"Drums, Lies, and Audiotape" by Daniel Hertzberg for Nautilusby Nautilus
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ABOUT THE ART
Illustration by by Daniel Hertzberg
My wife Ingrid and I had been in Aburi, Ghana for just over a week when our host, Kwame Obeng, informed me that I’d be joining the royal drummers for a performance at the chief’s palace the following afternoon, in celebration of an important holy day.
It’s not as if I was unprepared. I’d first met Obeng three years earlier, when he came to Toronto to coach a drumming troupe made up of Ghanaian immigrants and a lone Westerner (myself). We became close: Obeng called me mi nua, or “my brother,” in Twi, the language of his ethnic group, the Akan. And when his visa expired after a year, he invited me to continue studying with him back home in Aburi, a small town nestled in the verdant Akuapem Hills. Two years later, I took him up on his invitation. And now it was time to show him what I could do. What happened next was a complete surprise to me. I would never find out if it was a surprise to Obeng.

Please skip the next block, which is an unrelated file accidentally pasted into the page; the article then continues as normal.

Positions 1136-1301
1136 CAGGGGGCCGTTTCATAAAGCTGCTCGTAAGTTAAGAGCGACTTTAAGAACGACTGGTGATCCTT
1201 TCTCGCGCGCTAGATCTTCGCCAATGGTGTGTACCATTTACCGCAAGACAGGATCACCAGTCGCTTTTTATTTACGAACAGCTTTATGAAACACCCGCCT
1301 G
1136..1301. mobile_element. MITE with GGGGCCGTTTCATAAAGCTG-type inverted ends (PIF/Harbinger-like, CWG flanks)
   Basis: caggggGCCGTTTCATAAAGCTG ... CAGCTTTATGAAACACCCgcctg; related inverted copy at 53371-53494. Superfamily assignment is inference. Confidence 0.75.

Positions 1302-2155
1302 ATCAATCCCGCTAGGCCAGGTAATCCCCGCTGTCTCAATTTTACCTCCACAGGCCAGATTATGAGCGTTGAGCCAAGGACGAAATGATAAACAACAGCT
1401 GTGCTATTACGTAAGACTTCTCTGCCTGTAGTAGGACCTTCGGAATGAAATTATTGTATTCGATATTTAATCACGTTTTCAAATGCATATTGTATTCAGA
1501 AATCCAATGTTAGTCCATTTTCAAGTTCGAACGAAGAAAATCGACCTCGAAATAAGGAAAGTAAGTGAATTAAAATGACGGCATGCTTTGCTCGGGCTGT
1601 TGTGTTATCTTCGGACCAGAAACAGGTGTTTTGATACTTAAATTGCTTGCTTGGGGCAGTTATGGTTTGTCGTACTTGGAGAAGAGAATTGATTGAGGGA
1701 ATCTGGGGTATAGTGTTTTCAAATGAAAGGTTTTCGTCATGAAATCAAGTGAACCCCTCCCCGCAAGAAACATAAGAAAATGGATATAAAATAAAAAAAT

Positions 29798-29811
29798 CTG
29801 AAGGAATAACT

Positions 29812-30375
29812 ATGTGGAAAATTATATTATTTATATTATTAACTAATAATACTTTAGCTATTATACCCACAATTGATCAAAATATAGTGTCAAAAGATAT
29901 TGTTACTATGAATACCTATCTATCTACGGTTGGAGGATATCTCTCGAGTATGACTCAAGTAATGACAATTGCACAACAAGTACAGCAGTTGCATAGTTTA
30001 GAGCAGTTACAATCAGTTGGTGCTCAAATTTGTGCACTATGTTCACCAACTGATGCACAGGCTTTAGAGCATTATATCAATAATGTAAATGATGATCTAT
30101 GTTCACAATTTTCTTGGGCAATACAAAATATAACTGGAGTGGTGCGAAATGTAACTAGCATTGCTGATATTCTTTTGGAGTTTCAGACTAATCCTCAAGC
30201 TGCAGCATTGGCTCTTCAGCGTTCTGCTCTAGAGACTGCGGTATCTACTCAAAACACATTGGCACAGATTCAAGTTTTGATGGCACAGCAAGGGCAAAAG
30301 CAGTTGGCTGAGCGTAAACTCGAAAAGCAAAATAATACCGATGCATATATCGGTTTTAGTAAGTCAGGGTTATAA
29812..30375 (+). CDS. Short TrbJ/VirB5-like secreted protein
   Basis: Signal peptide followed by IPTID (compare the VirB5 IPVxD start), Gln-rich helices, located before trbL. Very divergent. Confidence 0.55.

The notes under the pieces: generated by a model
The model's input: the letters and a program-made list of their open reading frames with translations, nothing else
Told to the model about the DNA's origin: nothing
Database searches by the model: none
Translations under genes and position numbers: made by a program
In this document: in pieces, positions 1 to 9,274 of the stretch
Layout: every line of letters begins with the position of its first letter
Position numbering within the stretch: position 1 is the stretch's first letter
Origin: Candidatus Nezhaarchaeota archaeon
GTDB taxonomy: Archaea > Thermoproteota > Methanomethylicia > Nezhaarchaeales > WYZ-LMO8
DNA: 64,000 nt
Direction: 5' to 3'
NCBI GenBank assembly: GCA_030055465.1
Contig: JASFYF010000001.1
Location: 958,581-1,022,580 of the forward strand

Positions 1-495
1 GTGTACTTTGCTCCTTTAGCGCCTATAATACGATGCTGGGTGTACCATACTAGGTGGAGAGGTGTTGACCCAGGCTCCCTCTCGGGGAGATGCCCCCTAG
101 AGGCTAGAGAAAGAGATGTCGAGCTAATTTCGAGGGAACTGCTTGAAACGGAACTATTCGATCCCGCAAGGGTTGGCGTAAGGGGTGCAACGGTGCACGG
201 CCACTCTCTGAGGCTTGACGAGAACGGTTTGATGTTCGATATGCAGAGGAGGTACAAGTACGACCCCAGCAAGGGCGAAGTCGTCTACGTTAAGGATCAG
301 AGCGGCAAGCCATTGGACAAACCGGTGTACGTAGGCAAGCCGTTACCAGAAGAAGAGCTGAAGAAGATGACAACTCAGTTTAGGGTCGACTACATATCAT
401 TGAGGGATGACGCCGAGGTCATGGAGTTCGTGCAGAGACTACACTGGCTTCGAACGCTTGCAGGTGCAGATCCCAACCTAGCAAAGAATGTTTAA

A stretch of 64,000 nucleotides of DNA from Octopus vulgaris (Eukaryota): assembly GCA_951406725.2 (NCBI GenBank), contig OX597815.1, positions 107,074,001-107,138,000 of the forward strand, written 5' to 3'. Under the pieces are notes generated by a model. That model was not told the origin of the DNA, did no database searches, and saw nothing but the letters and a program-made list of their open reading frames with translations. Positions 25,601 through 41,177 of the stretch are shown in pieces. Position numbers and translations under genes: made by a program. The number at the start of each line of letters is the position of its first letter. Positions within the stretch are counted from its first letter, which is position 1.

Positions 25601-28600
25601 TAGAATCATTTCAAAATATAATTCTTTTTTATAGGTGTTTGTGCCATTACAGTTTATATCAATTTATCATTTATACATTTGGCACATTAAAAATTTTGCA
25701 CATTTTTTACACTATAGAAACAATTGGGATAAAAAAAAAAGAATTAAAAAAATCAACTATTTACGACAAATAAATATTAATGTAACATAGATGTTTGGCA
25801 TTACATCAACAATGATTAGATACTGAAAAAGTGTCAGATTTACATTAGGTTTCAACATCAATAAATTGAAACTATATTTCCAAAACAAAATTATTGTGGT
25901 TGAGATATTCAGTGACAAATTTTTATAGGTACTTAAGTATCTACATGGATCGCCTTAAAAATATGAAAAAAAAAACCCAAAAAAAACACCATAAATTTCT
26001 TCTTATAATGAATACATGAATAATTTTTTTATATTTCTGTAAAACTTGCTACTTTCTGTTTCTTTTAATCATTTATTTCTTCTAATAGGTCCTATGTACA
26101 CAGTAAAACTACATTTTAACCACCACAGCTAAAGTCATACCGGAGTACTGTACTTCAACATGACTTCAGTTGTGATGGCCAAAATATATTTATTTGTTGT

The day of the performance, Obeng stationed me and his nephew, a young man named Kwame Antwi, at a pair of enormous, barrel-shaped bommaa drums standing side by side. Each bommaa was carved from a 5-foot length of hollowed-out tree trunk, and both were painted a lustrous black and wrapped in red velvet fastened with brass studs. Just in front of us and to our left, Obeng himself stood before a pair of massive, goblet-shaped atumpan drums with antelope-skin heads. Directly behind us, a quartet of young boys and middle-aged men played three smaller drums and an iron bell. They were the rhythm section, while the two Kwames and I formed the front line.
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